According to some embodiments, the other information can include finding the nearest road or route to the area of interest or structure or to display road conditions or problems a user may experience while traveling to the destination. In some embodiments, a particular entity (e.g., store, business, . . . ) associated with the area of interest can be automatically contacted to display information requested by a user (e.g., do you have in stock the book "Abracadabra"?). The store or business can respond to the request, in real-time, with an answer or a request for further information.
FIG. 16 illustrates an exemplary screen shot of a display 1600 that shows mapping information overlaid with user controls. The different controls 1602, 1604, and 1606 are placed on different layers and there is an intelligence associated with each control 1602, 1604, and 1606. A layer captures a local augmentation of available information and the display provides a complex, multi-layer world made of raster, vector, cultural objects, moving elements, people, avatars, bots and other elements. Layers are basically a set of geo-coded entities (e.g., points, lines, polygons) and their extent and attributes (e.g., name, photo, URLs, . . . ). Examples of layers include: Bellevue Square Mall, best fishing on Snake River, Windermere published home listings.
Initial layers can be automatically provided to give the user a search that is meaningful in the absence of customized layers. Such initial layers can include Wi-Fi hotspots, movie times, etc. from, for example, users (end user publishers, commercial publishers, . . . ). Individual users can create personal layers (e.g., "my house") or raster upload (e.g., "Woodland Park Zoo"). Text data files can be uploaded for multiple points (e.g., "my fishing holes", "Starbucks® locations"). It should be appreciated that a set of layers, such as top and bottom, might be unavailable for user modification to ensure control of the viewing display.
Selection of layers can be through a palette or a search engine and can be categorized based upon a user-defined category. Alternatively or additionally, layers can be recommended based on a user usage and/or viewing patterns. Users can rate and review layers through an interactive process. The top layer associated with each search can be based upon a layer popularity trend and can be related to user ratings and user reviews. If a particular layer is not relative to the current map displayed, the layer can be hidden. The user interface provides each layer a different rendering mechanism (e.g., raster, URL, through a web service method).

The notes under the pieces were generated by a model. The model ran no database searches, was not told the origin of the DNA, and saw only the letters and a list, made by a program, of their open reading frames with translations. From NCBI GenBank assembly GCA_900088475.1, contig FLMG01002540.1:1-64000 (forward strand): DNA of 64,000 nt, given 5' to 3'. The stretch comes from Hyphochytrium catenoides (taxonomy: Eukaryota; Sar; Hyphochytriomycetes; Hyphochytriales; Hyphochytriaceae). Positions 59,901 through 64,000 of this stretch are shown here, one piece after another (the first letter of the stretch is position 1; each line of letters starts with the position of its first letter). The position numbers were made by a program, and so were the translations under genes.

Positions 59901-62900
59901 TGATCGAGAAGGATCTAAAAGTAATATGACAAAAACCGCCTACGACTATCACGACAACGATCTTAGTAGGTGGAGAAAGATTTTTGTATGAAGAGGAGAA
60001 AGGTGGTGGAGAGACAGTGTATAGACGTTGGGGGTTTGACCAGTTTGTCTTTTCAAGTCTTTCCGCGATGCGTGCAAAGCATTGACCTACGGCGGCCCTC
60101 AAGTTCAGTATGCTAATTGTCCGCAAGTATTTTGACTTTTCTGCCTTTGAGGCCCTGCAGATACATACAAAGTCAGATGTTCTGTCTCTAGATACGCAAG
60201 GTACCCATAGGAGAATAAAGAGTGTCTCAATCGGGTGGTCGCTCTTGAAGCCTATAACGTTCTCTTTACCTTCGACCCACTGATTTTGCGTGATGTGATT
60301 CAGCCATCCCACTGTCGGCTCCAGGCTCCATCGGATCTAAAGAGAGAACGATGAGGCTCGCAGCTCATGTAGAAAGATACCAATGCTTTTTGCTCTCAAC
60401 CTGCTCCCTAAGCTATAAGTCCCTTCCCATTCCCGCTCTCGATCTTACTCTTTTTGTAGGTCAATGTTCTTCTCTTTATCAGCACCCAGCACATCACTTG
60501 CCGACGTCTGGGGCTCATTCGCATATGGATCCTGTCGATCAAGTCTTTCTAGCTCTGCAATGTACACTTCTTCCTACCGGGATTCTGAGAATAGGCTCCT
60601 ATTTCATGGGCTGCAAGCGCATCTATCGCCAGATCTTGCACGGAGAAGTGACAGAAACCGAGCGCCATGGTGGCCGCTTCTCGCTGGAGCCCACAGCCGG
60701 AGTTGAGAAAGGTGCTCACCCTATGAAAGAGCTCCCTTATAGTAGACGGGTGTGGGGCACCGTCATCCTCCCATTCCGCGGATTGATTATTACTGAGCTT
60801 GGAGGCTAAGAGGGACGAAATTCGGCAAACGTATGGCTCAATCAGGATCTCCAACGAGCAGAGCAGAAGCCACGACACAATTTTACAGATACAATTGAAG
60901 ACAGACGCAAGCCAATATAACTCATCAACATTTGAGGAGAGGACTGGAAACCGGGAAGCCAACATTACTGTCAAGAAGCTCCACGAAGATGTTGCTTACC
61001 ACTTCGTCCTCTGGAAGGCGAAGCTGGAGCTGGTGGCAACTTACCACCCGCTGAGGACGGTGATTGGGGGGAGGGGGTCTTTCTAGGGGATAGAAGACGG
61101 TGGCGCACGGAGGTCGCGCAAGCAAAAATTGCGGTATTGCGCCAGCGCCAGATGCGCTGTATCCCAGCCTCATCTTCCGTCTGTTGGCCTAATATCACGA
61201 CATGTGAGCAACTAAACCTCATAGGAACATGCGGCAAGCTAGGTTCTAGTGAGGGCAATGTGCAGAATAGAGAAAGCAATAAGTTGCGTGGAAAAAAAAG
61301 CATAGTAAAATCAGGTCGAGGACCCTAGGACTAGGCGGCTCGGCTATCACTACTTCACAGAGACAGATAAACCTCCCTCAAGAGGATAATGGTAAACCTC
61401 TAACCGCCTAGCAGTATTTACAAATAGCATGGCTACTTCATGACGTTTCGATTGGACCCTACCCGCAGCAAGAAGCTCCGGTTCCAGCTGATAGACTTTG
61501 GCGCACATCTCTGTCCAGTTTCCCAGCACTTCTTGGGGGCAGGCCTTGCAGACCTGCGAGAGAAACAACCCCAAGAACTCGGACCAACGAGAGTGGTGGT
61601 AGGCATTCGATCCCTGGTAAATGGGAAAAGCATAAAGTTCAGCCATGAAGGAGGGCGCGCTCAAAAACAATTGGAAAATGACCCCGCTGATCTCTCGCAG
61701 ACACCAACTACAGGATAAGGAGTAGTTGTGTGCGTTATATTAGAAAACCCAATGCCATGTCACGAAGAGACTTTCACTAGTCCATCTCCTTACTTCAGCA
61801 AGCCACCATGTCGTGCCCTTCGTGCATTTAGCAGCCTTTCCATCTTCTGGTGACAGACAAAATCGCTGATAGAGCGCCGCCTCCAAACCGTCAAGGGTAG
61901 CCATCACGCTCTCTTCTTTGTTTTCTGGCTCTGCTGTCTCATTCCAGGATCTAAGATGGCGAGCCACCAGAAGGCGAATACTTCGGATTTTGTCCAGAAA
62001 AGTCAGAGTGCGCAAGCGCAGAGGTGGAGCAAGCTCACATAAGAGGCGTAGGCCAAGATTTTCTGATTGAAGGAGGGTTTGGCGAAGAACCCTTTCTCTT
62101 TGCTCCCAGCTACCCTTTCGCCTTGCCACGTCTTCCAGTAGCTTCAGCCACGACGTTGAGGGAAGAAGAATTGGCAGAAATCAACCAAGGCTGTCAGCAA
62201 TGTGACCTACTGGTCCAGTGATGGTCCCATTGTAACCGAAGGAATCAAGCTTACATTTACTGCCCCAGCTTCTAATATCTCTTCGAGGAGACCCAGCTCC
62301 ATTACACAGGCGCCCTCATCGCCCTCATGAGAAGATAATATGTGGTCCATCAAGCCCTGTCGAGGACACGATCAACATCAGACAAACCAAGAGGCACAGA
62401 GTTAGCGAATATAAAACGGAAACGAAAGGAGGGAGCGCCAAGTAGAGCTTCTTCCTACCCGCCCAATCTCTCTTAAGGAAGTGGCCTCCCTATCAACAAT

The value of layers is unique for each user. An end user (individual) can utilize layers to find the best local knowledge when needed. An end user publisher can utilize layers and receive compensation for such publisher's knowledge. A commercial content publisher can utilize layers to provide advertising and information to a large number of customers.
FIG. 17 illustrates a schematic representation of an exemplary user interface 1700 utilized with the embodiments disclosed herein. The user interface 1700 can include a mapping component 1702 and a control component 1704. The mapping component 1702 is configured to view or cover a specific geographic area and can alter the viewing angle of the map to provide a user with a unique viewing experience.
A viewing angle of the map can be an oblique view wherein the appearance of the map can be twisted or turned about forty-five degrees allowing the user to view the map from at least four viewpoints (e.g. north, south, east, and west). There are a variety of other viewing angles available including a panoramic view and/or a three-dimension view of the map. The map can be angled at forty-five degrees allowing viewing of the sides of buildings and the roofs of buildings, if desired. This is referred to as a pictometry image and allows the user to switch from an over-view or top-view to an oblique view, etc. and the user can switch back and forth between the various types of view. The oblique view allows the user to choose a minimum of two rotation angles that can be, for example, based upon the street directions. The user may also import rotations providing maximum flexibility and a unique user experience.
A user can enter a request for a specific geographic area, such as Alexandria, Va. After initiation of the search, the mapping component 1702 retrieves or receives the requested location and displays the particular place (e.g., city, street, address, building, house, . . . ). The user can further define the search, such as to search for U.S. Patent Office in Alexandria, Va. In such a manner, the user can continuously refine the search. Once the desired object to view is displayed, the user can alter the viewing angle to view the object to achieve a different perspective and/or to achieve a perspective of the actual size, shape, construction, etc. of the object. The user can alter the view utilizing controls associated with the control component 1704.
The map can be the background or centerpiece of the viewing area and/or cover the entire page with the things associated with the map located on, or overlaying the map. The controls associated with the map and control component 1704 can be translucent to allow viewing of both the map and the controls concurrently. Thus, the control component 1704 is translucent and overlaid on top of the mapping component 1702 to allow a visual representation of both the mapping component 1702 and the control component 1704 at a substantially similar time.